Kenya is seeking an additional Sh370 billion ($3.59 billion) Chinese loan to extend the standard gauge railway (SGR) from Naivasha to Kisumu, pushing the total cost of President Uhuru Kenyatta's pet project to Sh847 billion.
The President today led the Kenyan delegation in making a formal request for additional funds from China Exim Bank.
The money will finance the construction of the third phase of the SGR, a 270km-line between Naivasha and Kisumu.
"The funding request will undergo normal procedure of approval and Premier Li (Keqiang) has promised to give it the adequate consideration and urgency it deserves," State House Spokesman Manoah Esipisu told reporters in Beijing, where the President has been attending a trade conference.
NATION IN DEBT
So far, Sh327 billion has been spent on the first phase between Mombasa and Nairobi and Sh150 on the Nairobi-Naivasha section.
With a national population of about 46 million, every Kenyan is set to owe China Sh18,413 in SGR debt once the deal is sealed.
The money does not include the interest charged.
The additional funding implies that each kilometre of the third phase of SGR will cost Sh1.37 billion, almost twice the Sh693 million per kilometre rate for the Mombasa-Nairobi line.
The Nairobi-Naivasha line will cost more, at about Sh1.5 billion per kilometre.
The Chinese loan used on SGR is expected to cross the Sh1 trillion mark by the time the Kisumu section is extended to Malaba, a distance of 107 kilometres, according to Kenya Railways.
By comparison, Uganda, which is also negotiating a Chinese loan for the Malaba-Kampala section, estimates its unit cost at Sh865.2 million per kilometre.
The Chinese Exim Bank has predicated the loan to Uganda on condition that it connects its line to the Kenyan SGR.
The port of Mombasa has handled an average of one million containers per year in the past three years, with most of its transit traffic heading to Uganda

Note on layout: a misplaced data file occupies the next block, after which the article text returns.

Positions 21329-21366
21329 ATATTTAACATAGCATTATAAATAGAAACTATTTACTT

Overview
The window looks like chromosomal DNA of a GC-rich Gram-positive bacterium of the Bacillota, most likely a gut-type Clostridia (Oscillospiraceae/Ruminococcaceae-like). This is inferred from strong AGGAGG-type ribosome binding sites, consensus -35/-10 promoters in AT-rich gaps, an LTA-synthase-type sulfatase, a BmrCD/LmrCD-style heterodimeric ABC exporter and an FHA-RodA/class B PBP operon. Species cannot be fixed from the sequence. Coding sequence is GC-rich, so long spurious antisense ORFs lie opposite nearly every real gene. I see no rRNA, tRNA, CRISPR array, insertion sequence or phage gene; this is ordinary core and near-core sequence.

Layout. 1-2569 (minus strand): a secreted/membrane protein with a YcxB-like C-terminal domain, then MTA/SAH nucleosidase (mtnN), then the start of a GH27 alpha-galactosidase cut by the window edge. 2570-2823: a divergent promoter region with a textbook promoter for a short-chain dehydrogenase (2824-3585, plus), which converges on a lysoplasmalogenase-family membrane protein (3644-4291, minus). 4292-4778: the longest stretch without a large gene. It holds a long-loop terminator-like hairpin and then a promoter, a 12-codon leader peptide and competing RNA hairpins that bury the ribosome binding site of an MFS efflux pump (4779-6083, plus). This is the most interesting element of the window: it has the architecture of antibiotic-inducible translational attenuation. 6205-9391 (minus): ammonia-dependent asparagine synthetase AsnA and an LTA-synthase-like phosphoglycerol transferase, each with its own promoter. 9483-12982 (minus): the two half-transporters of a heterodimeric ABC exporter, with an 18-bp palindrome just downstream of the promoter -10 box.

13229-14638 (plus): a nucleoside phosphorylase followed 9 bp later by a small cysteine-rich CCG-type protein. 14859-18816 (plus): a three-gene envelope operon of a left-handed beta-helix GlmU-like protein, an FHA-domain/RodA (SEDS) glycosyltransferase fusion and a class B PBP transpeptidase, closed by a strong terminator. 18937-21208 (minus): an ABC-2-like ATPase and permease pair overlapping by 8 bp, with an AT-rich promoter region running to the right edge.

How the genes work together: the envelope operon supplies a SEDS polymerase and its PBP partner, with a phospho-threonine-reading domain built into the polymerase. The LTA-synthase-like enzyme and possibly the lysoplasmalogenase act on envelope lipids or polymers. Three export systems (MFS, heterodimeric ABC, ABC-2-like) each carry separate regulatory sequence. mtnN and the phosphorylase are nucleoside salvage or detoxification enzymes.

Mr Esipisu appeared to play down the economic viability of the project, saying the completion of the Naivasha-Kisumu section would influence neighbours to take on the project.
The Transport ministry says the SGR train tariffs will adequately cover the cost of the loan, operating profit and public revenue without burdening the users.
The ministry says the trains will charge as low as half of the current bus fare for the third-class package.
In a series of agreements reached between President Kenyatta and Chinese Prime Minister Li, Kenya also allowed the Chinese to manage the security and operations of the completed version of the SGR line between Mombasa and Nairobi.
The meeting between Mr Kenyatta and Mr Li was on the sidelines of the Belt and Road Forum, a programme by the Chinese to expand influence through trade by building infrastructure in a network of more than 60 countries in Asia, Europe and Africa.
President Kenyatta, in another meeting, met with his Chinese counterpart Xi Jinping, who will be sending a "special envoy" for the launch of SGR.
On Monday, Kenya admitted it would be unable to handle the security operations of the SGR and asked China to stand in.
The two leaders agreed to elevate the railway to "a specialised security installation" to be managed by the Chinese "until our capacity to manage operations is enhanced".
The idea, according to Mr Esipisu, is to ensure it runs smoothly and is without incidents.
Few details were provided concerning the exact role of China, but State House said the Chinese would handle scheduling systems, monitoring of the line, installation of security surveillance and training of local staff to take up these duties after several years.
The SGR has been President Kenyatta's pet project since he came to power.
Though criticised by some economists for creating huge debt, President Kenyatta argued before this trip that the railway line is the first step to open up Africa to integration and expand trade.
"I don't think it is Kenya's railway. It belongs to Africa," he had argued last week.